Posts Tagged ‘prostitute’



2 January 2013

The temperature at noon was 1 degree Fahrenheit with a 13 mph wind, making it feel like -17. Last night it went down to -5. The only person at ‘the heater’ was Magdalene.

She said, “Hi, Dennis, my boyfriend, Alphonse is in hospital.”

“I’m sorry to hear that, which hospital is he in.”

“He’s in the Montfort. He’s been there for a couple of days now. He has pneumonia. Also, he’s had paranoia. He thought he saw people standing around his bed, but there was nobody there. He thought they were trying to kill him. He ran outside. The police brought him back in. They said that if he stayed outside he would die. When he got back to his hospital bed they gave him a glass of whiskey, because he’s an alcoholic.”

“I said, “Irving is on a program at The Oaks. They give him a glass of wine every hour. Gradually he’ll be able to stop drinking altogether. He wants to get back to work moving furniture, but it’s hard for him while he’s an alcoholic.”

Magdalene said, “We’ve been sleeping outside lately. We are on a list to get an apartment, but nothing has happened.”

“Where, exactly, have you been sleeping?” I asked.

“On York street. If you go to the end, there is a little boutique there, turn left into the alley. There’s a place with a heater that blows down on you. We have a covering that goes around us.

“For a couple of days, he wasn’t able to eat. His face was getting very thin. That’s when he decided that he should go to the hospital.”

“Have you thought of staying at some place like the Mission?”

“After Alphonse gets out of the hospital, we may have to. I don’t like those places. They’re rough, noisy, crowded and stuff gets stolen there.”

I said, “Shakes told me that every time he sleeps at the Mission, Shepherd’s or the Salvation Army, things are stolen from him: his backpack, money, bottles, weed, even his clothes.”

“I’m going to see Alphonse at the hospital this afternoon, but first I have to go to Welfare to see if I can get my bus pass. Ambrose has a check waiting there but only he can sign for it. I’m going to talk to them and see if they can release it to me. I’m listed on all his forms. I don’t even have his phone number at the hospital.”

I asked, “When you visit your worker at Welfare, can she help you to get an apartment? She should be able to get the phone number for Alphonse at the hospital.”

“Maybe, I don’t know, they were looking for us, but we haven’t been back there for two weeks. Maybe they found someplace.

“Alphonse has an appointment with his probation officer, tomorrow morning at 8:30. He’s going to have to cancel. I don’t know the phone number, I hope he’s awake, so I can get the number from him.

“This morning I ate at McDonald’s. I didn’t think I had any money, but I found four dollars and twenty-five cents. I was so hungry.

“Next week I start at New Directions. They’re going to help me deal with my anger management issues. I want to stop fighting, especially with Alphonse.”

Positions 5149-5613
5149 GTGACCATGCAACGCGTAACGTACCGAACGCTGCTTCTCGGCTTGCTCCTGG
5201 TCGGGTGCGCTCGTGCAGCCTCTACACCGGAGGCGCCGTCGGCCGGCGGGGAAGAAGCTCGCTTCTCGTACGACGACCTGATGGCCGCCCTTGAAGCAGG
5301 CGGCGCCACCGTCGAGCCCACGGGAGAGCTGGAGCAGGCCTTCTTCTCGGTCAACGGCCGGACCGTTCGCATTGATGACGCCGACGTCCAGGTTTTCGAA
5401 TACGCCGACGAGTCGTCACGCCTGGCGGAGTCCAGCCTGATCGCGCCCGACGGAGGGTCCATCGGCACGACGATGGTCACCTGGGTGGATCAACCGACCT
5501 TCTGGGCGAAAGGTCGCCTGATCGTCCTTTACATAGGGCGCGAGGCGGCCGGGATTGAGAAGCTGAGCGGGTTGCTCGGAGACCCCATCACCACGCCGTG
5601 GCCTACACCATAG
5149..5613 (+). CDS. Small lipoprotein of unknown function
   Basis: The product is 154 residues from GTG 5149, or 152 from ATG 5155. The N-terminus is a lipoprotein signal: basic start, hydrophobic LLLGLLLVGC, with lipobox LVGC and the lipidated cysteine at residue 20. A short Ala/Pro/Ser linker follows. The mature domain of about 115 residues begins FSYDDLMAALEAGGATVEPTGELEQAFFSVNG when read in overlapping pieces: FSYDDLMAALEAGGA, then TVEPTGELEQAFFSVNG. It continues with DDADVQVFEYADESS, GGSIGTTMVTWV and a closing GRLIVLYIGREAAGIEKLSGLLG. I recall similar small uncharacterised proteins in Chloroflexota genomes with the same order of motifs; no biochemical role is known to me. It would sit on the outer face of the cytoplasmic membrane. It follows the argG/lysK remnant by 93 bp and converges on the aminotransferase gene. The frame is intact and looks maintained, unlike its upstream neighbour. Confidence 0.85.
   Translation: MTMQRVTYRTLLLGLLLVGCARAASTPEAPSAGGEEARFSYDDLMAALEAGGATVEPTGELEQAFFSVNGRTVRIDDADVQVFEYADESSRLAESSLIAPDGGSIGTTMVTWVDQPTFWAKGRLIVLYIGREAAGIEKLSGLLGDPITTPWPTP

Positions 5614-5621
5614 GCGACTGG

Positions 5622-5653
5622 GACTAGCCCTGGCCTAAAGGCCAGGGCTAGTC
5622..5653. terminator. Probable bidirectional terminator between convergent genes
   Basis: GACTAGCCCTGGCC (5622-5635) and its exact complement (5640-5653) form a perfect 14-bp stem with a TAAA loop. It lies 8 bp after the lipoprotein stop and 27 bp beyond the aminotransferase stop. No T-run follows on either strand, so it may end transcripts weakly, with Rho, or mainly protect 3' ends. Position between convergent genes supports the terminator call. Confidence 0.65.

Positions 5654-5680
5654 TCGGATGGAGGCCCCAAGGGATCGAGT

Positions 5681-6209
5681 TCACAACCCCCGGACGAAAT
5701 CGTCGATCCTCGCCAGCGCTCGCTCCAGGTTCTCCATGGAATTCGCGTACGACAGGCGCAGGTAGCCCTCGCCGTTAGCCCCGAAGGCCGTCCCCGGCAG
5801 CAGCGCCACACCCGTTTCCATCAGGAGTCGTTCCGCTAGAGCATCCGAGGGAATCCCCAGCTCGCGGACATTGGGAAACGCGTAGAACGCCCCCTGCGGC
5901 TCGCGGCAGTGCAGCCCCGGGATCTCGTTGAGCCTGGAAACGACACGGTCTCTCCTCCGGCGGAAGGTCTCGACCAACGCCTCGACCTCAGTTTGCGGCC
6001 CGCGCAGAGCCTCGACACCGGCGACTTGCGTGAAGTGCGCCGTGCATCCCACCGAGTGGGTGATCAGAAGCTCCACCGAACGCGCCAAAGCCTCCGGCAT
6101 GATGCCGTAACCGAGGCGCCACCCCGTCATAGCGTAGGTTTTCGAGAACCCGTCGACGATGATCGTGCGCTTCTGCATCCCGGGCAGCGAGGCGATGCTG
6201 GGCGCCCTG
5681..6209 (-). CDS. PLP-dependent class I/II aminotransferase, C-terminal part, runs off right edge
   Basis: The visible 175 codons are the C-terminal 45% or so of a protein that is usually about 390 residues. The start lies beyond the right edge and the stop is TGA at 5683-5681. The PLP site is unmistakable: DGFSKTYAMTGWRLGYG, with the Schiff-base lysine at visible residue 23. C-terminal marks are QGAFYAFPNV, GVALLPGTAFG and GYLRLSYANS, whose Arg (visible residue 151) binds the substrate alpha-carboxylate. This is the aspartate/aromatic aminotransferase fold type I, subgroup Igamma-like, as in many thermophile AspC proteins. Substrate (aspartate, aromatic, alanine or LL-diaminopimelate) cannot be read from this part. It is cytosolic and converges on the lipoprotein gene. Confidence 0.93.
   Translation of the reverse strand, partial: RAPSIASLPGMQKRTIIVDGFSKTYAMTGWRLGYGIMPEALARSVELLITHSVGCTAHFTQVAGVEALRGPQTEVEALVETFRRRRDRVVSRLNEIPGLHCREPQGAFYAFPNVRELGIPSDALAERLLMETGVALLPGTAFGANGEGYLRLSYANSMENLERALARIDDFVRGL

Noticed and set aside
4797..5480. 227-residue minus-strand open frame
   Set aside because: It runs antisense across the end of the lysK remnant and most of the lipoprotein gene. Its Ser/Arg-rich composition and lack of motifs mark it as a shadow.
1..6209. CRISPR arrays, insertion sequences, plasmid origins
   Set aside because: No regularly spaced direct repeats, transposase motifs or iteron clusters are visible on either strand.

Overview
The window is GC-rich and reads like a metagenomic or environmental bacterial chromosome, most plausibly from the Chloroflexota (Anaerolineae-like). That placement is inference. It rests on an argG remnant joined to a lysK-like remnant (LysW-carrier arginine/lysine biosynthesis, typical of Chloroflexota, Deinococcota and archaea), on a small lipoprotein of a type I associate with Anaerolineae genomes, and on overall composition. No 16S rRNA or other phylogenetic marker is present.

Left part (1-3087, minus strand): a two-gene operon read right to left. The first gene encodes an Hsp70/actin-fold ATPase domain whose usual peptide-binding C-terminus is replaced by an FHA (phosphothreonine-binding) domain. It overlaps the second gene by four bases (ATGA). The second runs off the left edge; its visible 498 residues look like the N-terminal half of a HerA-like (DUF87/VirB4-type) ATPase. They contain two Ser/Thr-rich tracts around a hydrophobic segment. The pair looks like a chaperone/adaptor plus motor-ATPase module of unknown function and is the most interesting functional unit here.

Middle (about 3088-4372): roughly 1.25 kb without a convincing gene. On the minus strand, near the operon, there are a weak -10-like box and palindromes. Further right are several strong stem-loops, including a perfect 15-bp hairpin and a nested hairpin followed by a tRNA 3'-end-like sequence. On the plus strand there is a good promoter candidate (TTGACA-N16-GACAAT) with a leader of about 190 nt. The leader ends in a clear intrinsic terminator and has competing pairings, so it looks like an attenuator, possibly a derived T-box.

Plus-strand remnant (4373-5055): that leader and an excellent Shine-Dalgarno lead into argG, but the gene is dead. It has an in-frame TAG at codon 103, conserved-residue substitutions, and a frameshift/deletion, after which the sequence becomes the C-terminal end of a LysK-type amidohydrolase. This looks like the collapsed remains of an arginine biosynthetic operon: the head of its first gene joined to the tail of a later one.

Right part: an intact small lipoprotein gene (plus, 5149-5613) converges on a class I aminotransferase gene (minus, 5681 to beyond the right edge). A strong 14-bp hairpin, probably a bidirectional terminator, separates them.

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25 November 2012

It’s Sunday, I don’t get to see my friends until tomorrow, but I miss them. I wonder where Shakes slept last night. Was it in a bank kiosk? I also wonder where André slept last night. Perhaps, it was behind the dumpsters in the back of Starbucks. I wonder if Joy slept last night since the temperature went below freezing. I’ve slept in a tent in those temperatures and know that it isn’t life threatening if one has the proper sleeping bag and warm clothing. I can also remember shivering so much that I couldn’t get to sleep. There wasn’t anything I could do to improve my situation at the time.

When I read over my previous entries I realize just how important my friends are to me. Despite their addictions, their choices and what life has thrown at them; they are doing the best they can with what they have. Can any of us do any better? They are always entertaining and a joy to be with.

Several colleagues at work have seen me sitting with Joy before I go to work in the mornings. They ask about her story. I give them a condensed version of the facts as I know them. They ask, “Do you believe that what she says is the truth?” I have known Joy for two years now. When she tells her stories there are variations, perhaps due to memory, perhaps due to the amount she’s had to drink, the amount she wishes to reveal; but in essence, what she has told me is consistent and I don’t believe her to be a great actress who can pull tears out of nowhere.

I’ve been asked, “Are these people dangerous?” I know that several have committed murder. Two have served sentences of twenty and twenty-five years in prison. Another wasn’t charged but has lived with the guilt, even attended the dead man’s funeral and met his family. These people, my friends, are capable of murder. I am capable of murder. Most people, in certain situations, especially under the influence of drugs or alcohol, are capable of murder.

I know that if I was in a desperate situation, any of my friends would do their best to protect me, or help me, with whatever resources they had. They’ve offered food, drink and protection on many occasions.

I don’t really know why I am drawn to the park at noon hours. I say that the conversations there are more interesting than what I hear at work. That is certainly true. More than that I see raw life, without a safety net. Like Silver, who died September twenty-ninth, at the age of fifty-two, most of my friends are only too aware that they won’t see sixty. Many are surprised and sometimes disappointed, that they made it through the night. I enjoy sharing the time they have left. I am honored to have made their acquaintance.